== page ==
I forget the exact figures, but the reduction in summertime fighting in 2011 compared to the two previous years was astounding. The 80,000 people populating Nad-e Ali were not seen with suspicion and doubt, but seen as potential counter-insurgents, seen with hope and optimism. The strategic vision that Lt Col Lee had given the Unit was just awe inspiring. Simply put, I could not think of anyone I would have put my trust in, to lead those men into battle and to bring them home safely, more so than him.



The day after my parents took me & my nephew to Lunan Bay – a prominent location for 45 Commando training runs, along with being the opening scenes of Ross Kemp’s Return to Afghanistan documentary.

 I can’t really explain the feeling of being on that deserted beach, the sand stretching for what seemed like miles, in front of a harsh and unforgiving sea. It was clear to see why 45 Commando was based in Arbroath – the surrounding areas provided a home training ground which would test even the toughest of athletes.


Last year I similarly spent Remembrance Sunday with Nick, Jodie, Toby & my parents – we went to their local church for the Remembrance service, before walking down to the War Memorial in Bramham for a two minute silence. Standing there in the cold autumnal sunshine, while remembering those who had given their lives previously, I can recall being incredibly selfish in my thoughts. Knowing that Nick was due to be deployed a mere 4 months after, I was praying that I would not be stood there a year on remembering him.

I was praying for his safe return and whilst I am not a religious person, I thank God that my prayers were answered.

This year, we attended a remarkably moving service in the Woodlands Garden at RM Condor.


As we arrived at the Woodlands Garden, we were met with the superbly powerful sight of 45 Commando dressed in their blues, lining the garden. The sheer power of their spirit emanated throughout, as they stood shoulder to shoulder, brothers in arms.

As we listened to Lt Col Lee and the Chaplain, I’m sure that the words spoken brought about different feelings and emotions for everyone there. For me they brought feelings of remembrance, sadness and celebration. Remembrance of the bravery displayed and sacrifice given by those that had fallen, the sadness of those that they had left behind, and celebration of the good that their efforts have achieved. This year, as the Royal British Legion commemorates 90 Years from The Somme to Helmand Province, I can say without hesitation, that their lives have definitely not been lost in vain.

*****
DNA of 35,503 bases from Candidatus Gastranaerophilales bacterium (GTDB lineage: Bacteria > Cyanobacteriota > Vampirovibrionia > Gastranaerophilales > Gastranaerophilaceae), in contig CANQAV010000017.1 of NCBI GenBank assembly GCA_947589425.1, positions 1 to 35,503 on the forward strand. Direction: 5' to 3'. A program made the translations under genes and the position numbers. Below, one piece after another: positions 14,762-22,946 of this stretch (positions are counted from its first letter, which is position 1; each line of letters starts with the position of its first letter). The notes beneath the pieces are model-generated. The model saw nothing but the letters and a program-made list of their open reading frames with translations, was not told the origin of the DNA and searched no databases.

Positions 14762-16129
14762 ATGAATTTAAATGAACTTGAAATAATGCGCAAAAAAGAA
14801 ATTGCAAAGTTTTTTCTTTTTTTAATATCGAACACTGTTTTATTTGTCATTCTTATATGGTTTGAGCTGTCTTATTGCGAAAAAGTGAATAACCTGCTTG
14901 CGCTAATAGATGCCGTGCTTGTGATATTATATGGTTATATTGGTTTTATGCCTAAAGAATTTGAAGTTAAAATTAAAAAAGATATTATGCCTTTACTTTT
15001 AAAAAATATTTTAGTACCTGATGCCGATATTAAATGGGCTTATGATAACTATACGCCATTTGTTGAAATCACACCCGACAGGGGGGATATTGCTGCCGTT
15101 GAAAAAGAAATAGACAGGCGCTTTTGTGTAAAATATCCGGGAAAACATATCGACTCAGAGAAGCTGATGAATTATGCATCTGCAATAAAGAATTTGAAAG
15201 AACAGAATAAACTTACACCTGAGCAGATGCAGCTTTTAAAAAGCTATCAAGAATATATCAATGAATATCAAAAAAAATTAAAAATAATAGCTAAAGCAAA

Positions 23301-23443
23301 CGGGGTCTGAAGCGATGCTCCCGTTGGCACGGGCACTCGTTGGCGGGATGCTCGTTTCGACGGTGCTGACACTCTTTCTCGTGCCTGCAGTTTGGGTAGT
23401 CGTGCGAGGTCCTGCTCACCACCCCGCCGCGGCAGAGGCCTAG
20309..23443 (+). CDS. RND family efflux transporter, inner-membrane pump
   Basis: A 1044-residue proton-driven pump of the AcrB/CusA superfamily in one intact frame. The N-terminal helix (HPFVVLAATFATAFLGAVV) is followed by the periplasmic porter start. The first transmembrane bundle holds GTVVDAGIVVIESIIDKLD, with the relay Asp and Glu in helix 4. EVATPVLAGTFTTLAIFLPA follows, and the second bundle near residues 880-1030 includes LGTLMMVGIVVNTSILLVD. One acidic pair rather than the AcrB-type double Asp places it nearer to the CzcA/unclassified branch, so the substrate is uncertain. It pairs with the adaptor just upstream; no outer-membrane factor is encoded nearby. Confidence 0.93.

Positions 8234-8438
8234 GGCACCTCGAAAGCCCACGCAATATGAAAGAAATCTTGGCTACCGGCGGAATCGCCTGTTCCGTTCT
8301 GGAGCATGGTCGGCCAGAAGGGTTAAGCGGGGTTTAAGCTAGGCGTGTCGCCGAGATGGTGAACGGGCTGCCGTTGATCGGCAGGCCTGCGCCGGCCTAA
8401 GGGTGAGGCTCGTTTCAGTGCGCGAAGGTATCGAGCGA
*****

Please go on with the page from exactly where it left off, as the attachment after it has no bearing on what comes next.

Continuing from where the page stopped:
For our tomorrow, they gave their today.

 As the service drew to a close, the names of the Marines who had died in the last year were read out, and amongst those, Lance Corporal Martin Joseph Gill from 42 Commando – an extremely close friend of my brother during his training. On Sunday 5th June 2011, while on patrol in the Nahr-e Saraj district of Helmand Province, LCpl Gill was engaged in small arms fire, where he was hit and fatally wounded. He tragically and sadly died of his wounds.

His Commanding Officer, Lt Col Ewan Murchison saw him as a true hero, “he died taking the fight to the enemy in the finest of traditions of the Royal marines: selfless, resolute, and courageous to the end.”

Although my brother doesn’t speak much of Gill now, I know that the news hit him hard. And whilst the tears got the better of me when his name was called, I couldn’t think of a better tribute to him, than being with Nick and the other Royal Marines of 45 Commando at RM Condor in their ‘garden of remembrance’.

A fitting close, to an incredibly moving and emotional weekend.


They shall grow not old as we that are left grow old;

Age shall not weary them, nor the years condemn.

At the going down of the sun and in the morning,

We will remember them.

Help for Heroes [21:21] Challenge


About benjonlambert

Mountain climber, marathon runner, Olympic torchbearer & ACF instructor amongst other things: "Success never came to those who weren't ready for a challenge"
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One Response to We will remember them

  1. christine lambert says:

    definately your best one yet ben, so proud to be part of it all ,keep up the good work xx